Slow `perf script`

The following was a blog post published on my blog in August 2021, titled Dealing with slow perf script on Debian. It is presented in original formatting, pending a full rewrite.

(This post has an update pointing to another solution at the bottom.)

Flamegraphs have become a pretty established way of visualizing performance of programs written in compiled languages. They give you a quick overview of how much time your program spends on certain subroutines. But preparing them is kind of an errand.

One of the possible sources of performance measurements for flamegraphs is the perf framework in Linux kernel. What you do is either wrap the run of your program in a perf record tool invocation, or you just tell the tool to attach to an existing process. Then you push the recorded data through the perf script command, which (according to my weak understanding) matches up symbols from executables and libraries with the addresses in the data. And finally there are some Perl scripts that generate the flamegraphs from that data.

Or you just use flamegraph crate for Rust which does the above steps for you, and even has a Cargo integration if that’s what you need. Notably, this solution still calls perf script for data processing.

And if you only ever did this on Debian or such Linux, perhaps you’ve accepted that the perf script step is extremely slow, and you can’t do anything about this.

Unfortunately, I’ve been to NixOS, and my flamegraphs always finished processing in reasonable amount of time. So when I switched to Debian in the middle of doing some tinkering at work, I felt a massive difference: data that took up to 2 minutes before would just go on forever with no end in sight.

Okay but why

I haven’t flamegraphed the execution of perf script, but I went to look at htop and it seemed like on NixOS the process was steadily eating a bit over 100% CPU (a whole core) by itself, while on Debian it was eating very little and constantly starting new subprocesses, calling another program called addr2line with changing arguments. As you might expect, addr2line can be used to translate addresses in a binary to source code references using debug symbols.

From this observation you might realize that there might be something different about how perf is built on those platforms. And there is: on NixOS perf is built against libbfd, which is a library which can do what addr2line does. And it seems to work miracles compared to shelling out to addr2line.

And it’s not like Debian maintainers don’t know it. They do know. But because the Linux kernel is licensed GPL v2 only, while libbfd is licensed GPL v3+, there is no overlap between those licenses, and the resulting program is not distributable. Or at least that’s the argument given by a Debian maintainer.

Whether or not NixOS should do something about this is out of the scope of this post.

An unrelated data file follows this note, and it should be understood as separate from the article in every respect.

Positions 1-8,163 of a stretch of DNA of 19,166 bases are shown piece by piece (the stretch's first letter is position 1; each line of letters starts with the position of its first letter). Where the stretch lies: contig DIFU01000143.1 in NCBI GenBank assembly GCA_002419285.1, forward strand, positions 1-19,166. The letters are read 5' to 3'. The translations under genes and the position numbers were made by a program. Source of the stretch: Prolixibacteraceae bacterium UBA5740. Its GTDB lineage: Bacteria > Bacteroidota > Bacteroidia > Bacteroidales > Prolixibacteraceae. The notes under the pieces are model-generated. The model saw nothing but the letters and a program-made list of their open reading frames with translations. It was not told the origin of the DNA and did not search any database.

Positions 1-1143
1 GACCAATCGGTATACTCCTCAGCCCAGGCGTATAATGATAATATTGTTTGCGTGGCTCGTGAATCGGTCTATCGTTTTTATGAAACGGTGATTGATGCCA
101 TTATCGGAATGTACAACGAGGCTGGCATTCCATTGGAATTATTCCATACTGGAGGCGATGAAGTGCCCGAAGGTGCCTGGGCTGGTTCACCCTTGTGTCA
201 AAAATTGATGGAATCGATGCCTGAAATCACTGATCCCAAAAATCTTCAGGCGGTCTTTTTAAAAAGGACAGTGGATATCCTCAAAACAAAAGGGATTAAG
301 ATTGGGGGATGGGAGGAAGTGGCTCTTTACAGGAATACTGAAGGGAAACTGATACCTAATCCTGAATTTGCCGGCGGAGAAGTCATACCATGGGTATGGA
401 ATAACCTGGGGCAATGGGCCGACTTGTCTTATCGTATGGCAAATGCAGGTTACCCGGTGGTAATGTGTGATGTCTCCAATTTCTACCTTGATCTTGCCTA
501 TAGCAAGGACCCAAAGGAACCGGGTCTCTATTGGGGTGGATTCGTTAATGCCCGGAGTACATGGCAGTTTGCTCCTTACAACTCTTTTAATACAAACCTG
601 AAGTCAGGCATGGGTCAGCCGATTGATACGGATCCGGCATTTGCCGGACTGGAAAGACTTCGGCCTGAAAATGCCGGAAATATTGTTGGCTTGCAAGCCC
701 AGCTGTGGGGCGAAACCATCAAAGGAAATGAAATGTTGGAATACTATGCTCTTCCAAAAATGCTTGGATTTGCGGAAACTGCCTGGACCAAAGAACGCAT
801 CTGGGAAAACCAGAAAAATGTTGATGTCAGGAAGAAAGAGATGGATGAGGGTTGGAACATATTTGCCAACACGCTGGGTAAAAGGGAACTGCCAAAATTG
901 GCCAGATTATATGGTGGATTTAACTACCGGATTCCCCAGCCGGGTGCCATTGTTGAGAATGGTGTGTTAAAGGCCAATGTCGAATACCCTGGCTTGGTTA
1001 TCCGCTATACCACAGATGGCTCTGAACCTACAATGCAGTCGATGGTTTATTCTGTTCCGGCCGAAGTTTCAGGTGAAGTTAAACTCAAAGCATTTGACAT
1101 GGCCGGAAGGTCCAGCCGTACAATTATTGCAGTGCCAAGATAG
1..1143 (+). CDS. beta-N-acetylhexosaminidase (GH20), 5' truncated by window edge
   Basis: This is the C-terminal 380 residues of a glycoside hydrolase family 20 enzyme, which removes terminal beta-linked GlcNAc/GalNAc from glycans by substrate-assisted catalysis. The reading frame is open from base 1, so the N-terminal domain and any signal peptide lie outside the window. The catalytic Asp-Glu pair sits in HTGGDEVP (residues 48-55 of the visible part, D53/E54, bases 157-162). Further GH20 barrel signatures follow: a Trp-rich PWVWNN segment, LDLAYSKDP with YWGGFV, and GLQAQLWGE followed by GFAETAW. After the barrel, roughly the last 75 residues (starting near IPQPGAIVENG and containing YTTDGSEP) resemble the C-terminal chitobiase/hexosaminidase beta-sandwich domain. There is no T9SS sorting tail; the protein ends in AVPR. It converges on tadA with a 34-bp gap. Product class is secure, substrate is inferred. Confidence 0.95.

Okay so how

(This is a rough writeup just to make the idea a bit more discoverable, so I’m assuming that the reader understands what the commands used here do. If not, I’m probably happy to assist, but still this writeup is more oriented towards people who feel comfortable compiling C++ abominations from shell.)

At first I thought the easiest way would be to just remove the lines mentioned in that Debian bug report and rebuild the linux-perf package. But turns out linux-perf is part of the package set of the kernel, and I have no clue how to build just one subpackage – I don’t even know if it’s possible, unless intentionally supported.

I feel like the easier way is to just get the sources of perf and run make.

To get source code of perf, you probably just want the kernel sources. On Debian, you can just run apt source linux-perf-4.19 (where 4.19 is your kernel version), and you’ll get a lot of auxilliary files and a directory with kernel sources. Or you can just download a tarball from and get the same directory. Perf is located in tools/perf subdirectory.

To get the speedup from not shelling out to addr2line all the time, you need to install libbfd, and more importantly, it’s development headers. On Debian, it’s probably sudo apt-get install binutils-dev that you want.

Once you have libbfd, run something like make prefix=$HOME/.local VERSION=4.19 install-bin. Yes, the word prefix is lowercase. $HOME/.local is just something that I consider to be a roughly good choice for where to install, because it’s probably in your $PATH already on Debian. The make process will print a colorful table of which features are enabled and which aren’t, and you want to make sure that bfd is green.

If you don’t specify your kernel version in the make run, you will end up with the binary installed to $prefix/bin/perf_. You can just symlink it to either perf (if you’re using that name in your scripts) or perf_4.19 or such (if you’re using (cargo-)flamegraph, cause it’s gonna look for one with your kernel version in name) in your path.

And that should be it really. Have fun being more productive! I know I will.

Update (2022-03-20)

Two weeks after this post was written, Tony Garnock-Jones wrote a very nice patch which uses a long-running addr2line, and from what I understand, it is now merged into mainline. Sadly, it has yet to help people who live on distros that aren’t Arch. Still, thank you Tony for your contribution (and for a chain of events that briefly put my legal name in a top comment on a top post on the orange site).

Another six weeks later, Dr. Koutheir Attouchi emailed me with a few suggestions (libbfd-devbinutils-dev, make installmake install-bin to skip installing documentation, and a VERSION variable for make). I’m sorry I took so long to include those, and thank you for your email.

And final thanks go to Bob, whose email prompted me to make this update.